Of Bonds And Bondings
Sanju Thomas
No one can pronounce my name by Rakesh Satyal Picador, 2018, 400 pp., 884
January 2018, volume 42, No 1

Rakesh Satyal’s No One Can Pronounce My Name is a positivetale of transition and discovery which the negation in the title does not really disclose. When one starts reading, one expects another anxiety-ridden tale of culture conflict and identity issues of Indian immigrants. Satyal’s book is all these but significantly much more. The novel set in Cleveland, Ohio is a complex weave of stories of disparate individuals caught at a time when they are struggling to make meaning of their existence. Ranjana, a middle-aged receptionist at a doctor’s clinic and an aspiring writer, suspects her husband of having an affair with a white woman. As such there seems not much left in the relationship. Her husband, Mohan, seems to be content with his chemistry lessons in college and tennis sessions in the evenings. Their marriage has gone through the predictable phases of honeymoon, child rearing and the drudgery of parenthood. Now that their son Prashant is at Princeton, despite the usual social gatherings and temple visits Ranjana’s life is steeped in ennui. Her only real relief in life seems to be her pursuit of romantic supernatural stories.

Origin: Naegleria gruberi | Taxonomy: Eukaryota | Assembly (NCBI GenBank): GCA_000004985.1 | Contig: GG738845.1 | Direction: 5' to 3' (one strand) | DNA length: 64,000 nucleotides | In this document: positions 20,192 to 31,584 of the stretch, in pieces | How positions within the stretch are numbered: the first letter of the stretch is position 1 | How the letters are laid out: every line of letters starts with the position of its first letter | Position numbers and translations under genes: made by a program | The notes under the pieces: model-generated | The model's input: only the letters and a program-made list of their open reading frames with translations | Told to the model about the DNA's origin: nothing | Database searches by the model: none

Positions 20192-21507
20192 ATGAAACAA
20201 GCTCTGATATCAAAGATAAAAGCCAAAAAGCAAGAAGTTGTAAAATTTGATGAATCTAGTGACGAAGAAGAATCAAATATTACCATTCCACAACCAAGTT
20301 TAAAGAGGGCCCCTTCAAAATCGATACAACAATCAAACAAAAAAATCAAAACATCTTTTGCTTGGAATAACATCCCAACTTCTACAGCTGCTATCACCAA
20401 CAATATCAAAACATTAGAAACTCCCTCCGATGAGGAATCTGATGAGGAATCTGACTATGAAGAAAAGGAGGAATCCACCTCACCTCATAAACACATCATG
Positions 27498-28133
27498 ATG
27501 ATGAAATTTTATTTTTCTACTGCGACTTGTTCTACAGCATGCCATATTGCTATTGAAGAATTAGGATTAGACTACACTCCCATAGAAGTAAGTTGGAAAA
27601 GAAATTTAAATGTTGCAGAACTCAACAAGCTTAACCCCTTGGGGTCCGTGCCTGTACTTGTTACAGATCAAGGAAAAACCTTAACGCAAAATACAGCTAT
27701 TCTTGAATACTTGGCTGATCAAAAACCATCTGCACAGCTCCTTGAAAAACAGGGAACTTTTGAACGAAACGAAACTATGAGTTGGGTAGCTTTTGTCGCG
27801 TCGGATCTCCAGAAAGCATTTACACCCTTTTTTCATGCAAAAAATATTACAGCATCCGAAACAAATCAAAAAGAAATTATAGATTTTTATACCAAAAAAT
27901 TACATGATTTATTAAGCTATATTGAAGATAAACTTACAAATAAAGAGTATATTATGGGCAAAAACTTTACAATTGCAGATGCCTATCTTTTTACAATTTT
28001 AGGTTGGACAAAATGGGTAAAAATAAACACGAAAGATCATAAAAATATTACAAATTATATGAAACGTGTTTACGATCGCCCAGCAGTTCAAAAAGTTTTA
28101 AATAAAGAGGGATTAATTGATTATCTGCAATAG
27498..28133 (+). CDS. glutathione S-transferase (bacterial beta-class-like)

Ranjana’s character is etched with a lot of interest by the author. She holds in her a child-like openness to wonderment. She is intrigued by the board Paradise Island and goes in search of what it means, the same way she befriends Achyut, a bartender in a gay bar. She seems to be one who exudes a kind of non-normalcy which tends to attract people like Achyut, Teddy and later Harit to her. Ranjana is not troubled overtly about the nature of her relationship with Achyut or even Harit. In fact there is a humaneness innate in her that makes her recognize instinctively Harit’s need to reach out to her.

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